Guide A Consumer Guide to Scams

Scams come in many variations. However, the unifying theme is that they all contain a dishonest attempt to steal money or something of value from you.

Table of Contents

What is a scam?

A scam is a dishonest attempt by an individual or organization to obtain something of value from you, such as personal information or money. Scammers may pose as a legitimate organization or government agency. Scam attempts can be made over the phone, in person, through email, or by text message with the scammer either winning the confidence of, or sufficiently threatening the recipient. 

Scammers get creative with their scam attempts and will use any opportunity they can to trick you. Read the following guide to learn how to remain vigilant and protect yourself. 

Phone Scams

Description

  • Phone scammers will try to convince you to buy a product or service that you didn’t plan on purchasing. Scammers will pressure consumers to divulge personal information, such as credit card numbers or social security numbers.
  • Caller ID Spoofing is the practice of causing a number on the consumer's caller ID display to be different from that of the actual call origination point. In other words, it is possible to make a telephone call and have that person's caller ID show the call as being received from a number other than the actual number that the call is being made from.
  • Caller ID Spoofing can be used to commit identity theft since it misleads consumers, causing them to answer calls they may otherwise not have answered. A scammer may use spoofing to trick a consumer into believing they are receiving a call from their bank so they will give out their personal and financial information.
  • See below for more information on Robocalls

Spot the Scam

  • Unnaturally long pause after you have picked up the phone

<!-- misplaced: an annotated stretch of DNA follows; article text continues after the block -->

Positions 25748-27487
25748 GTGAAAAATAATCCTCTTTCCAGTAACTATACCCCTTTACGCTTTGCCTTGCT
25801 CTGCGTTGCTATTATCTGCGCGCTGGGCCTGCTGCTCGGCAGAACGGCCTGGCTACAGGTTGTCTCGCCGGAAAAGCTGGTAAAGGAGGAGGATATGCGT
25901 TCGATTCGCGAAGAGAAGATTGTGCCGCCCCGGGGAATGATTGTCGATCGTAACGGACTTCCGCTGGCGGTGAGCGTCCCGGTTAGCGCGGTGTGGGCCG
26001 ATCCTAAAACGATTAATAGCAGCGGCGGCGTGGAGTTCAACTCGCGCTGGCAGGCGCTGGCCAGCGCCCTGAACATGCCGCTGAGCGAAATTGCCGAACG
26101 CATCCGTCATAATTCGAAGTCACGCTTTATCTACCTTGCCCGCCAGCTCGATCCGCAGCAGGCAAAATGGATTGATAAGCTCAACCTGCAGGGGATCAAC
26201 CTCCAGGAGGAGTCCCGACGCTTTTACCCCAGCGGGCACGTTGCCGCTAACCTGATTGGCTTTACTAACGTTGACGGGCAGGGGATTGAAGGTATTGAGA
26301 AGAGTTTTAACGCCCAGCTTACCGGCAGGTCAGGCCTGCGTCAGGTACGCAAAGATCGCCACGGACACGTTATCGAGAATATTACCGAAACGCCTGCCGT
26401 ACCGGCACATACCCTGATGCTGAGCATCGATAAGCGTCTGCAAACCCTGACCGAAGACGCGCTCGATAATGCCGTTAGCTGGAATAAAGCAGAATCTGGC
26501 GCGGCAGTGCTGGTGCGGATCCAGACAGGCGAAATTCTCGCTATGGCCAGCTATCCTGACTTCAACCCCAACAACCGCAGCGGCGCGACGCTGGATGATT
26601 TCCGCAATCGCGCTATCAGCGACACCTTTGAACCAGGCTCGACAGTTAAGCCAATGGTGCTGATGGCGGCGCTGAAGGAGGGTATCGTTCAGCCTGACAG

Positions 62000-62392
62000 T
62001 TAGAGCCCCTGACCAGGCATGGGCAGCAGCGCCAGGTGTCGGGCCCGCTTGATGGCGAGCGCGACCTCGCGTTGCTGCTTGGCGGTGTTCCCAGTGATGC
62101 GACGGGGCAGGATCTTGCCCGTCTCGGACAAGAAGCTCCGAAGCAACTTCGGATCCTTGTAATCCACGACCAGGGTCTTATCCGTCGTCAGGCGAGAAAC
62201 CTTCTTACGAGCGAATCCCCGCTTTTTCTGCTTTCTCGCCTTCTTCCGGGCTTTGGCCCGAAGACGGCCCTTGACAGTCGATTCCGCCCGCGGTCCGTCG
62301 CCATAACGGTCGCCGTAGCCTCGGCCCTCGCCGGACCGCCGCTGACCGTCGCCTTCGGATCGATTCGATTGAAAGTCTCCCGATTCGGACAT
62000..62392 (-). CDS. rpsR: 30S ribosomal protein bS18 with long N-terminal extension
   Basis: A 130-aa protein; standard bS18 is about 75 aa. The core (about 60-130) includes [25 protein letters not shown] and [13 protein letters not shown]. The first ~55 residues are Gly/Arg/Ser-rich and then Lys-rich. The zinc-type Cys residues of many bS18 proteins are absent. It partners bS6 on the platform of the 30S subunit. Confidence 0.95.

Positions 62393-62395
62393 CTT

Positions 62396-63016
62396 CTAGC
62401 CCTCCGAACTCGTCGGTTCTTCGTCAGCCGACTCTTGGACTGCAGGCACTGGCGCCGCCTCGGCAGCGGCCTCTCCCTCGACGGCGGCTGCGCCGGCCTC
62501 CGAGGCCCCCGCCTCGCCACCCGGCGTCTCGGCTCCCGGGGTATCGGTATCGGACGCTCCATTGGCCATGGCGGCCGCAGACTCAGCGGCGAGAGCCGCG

• Asks you to press a number to "opt out"
  • You've been specially selected for an offer
  • You'll get a free bonus if you buy the product
  • You've won a prize or the lottery
  • You have to make up your mind right away or the offer expires

Stop the Scam

  • Do not give out your credit card information to someone calling over the phone.
  • Sign up for the state “Do Not Call” registry as well as the national one to limit telemarketers from reaching you.
  • Do not give in to the pressure to make a decision immediately.
  • Monitor incoming calls. Do not pick up unknown numbers or random calls.
  • If you do pick up and learn it is a scam call, do not engage. Just hang-up.

Additional Resources for Phone Scams

Robocalls

  • Scammers use technology known as "spoofing" to impersonate calls with your local area code on the ID. When you answer, there is an unnaturally long pause followed by a prerecorded message. Some will ask you to click a number to "opt out" - do not do this, as it notifying the database that this is an active number to keep calling.
  • Download robocall blocking apps such as TruecallerRoboKillerMr. NumberNomorobo and Hiya
  • Don't answer calls from numbers you don't recognize. Remember, if it's important, they'll leave a message.
  • Some scammers will leave a message warning of jail or fines if you don't call them back. If you're unsure if the caller is actually calling from where they say, research the contact information. Most numbers will show up during an online search as being associated with a scam.

Additional Resources for Robocalls

Email Scams

Description

  • The email is designed to look legitimate, often using forged headers and a disguised sender’s address. Alternately, some data thieves use spoofing to disguise emails as being from friends, promoting a limited offer requiring personal information and immediate action. Disclosing such information makes you vulnerable to identity theft, risking fraudulent debt and credit disaster. With this in mind, there are several ways you can protect yourself against falling victim to an email scam.

Spot the Scam

  • The email is generic and not personalized
  • The email contains a link with very few details
  • The email contains grammatical errors and spelling mistakes
  • The email requests personal or financial information

Stop the Scam

  • Don’t trust unsolicited emails
  • Treat email attachments with caution and never click on links in emails unless you've verified the sender
  • Install antivirus software and make sure to keep it up to date
  • Filter spam messages
  • Check for spelling mistakes in email addresses

Home Improvement Contractor Scams

Description

  • Home improvement scams typically occur when an individual or individuals posing as home or yard company personnel solicit business from consumers, either through phone, email, or door-to-door. They may claim they were working in the area and have extra material. Often, the scammers will offer services at an unreasonably low price—but the homeowner has to decide on the spot.

Spot the Scam

  • Is there proof the business exists? Is the vehicle unmarked? Does the individual have a website or a business card? Are they registered with the Better Business Bureau? A reputable and legitimate contractor should not be hard to track down.